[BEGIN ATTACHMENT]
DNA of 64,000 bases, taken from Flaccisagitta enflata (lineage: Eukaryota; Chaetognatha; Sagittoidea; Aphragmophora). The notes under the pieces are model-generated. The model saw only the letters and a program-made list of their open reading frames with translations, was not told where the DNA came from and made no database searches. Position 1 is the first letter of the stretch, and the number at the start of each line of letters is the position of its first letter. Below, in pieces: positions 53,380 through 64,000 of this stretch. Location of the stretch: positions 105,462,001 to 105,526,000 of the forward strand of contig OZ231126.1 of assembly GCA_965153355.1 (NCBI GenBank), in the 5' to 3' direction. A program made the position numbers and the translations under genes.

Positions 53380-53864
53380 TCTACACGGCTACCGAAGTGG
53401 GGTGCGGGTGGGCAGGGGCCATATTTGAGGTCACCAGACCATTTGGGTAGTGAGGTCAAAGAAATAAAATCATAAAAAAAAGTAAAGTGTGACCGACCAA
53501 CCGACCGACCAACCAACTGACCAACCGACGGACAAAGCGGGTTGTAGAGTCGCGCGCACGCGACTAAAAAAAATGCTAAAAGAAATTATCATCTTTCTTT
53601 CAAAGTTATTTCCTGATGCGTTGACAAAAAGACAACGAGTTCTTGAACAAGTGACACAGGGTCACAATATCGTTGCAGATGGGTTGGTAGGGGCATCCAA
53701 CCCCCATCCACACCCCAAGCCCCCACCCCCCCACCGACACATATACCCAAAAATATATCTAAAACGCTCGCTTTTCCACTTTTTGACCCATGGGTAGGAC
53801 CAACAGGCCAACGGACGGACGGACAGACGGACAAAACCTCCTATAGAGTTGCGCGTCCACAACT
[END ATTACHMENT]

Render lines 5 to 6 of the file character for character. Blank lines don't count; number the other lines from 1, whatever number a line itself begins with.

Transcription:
53501 CCGACCGACCAACCAACTGACCAACCGACGGACAAAGCGGGTTGTAGAGTCGCGCGCACGCGACTAAAAAAAATGCTAAAAGAAATTATCATCTTTCTTT
53601 CAAAGTTATTTCCTGATGCGTTGACAAAAAGACAACGAGTTCTTGAACAAGTGACACAGGGTCACAATATCGTTGCAGATGGGTTGGTAGGGGCATCCAA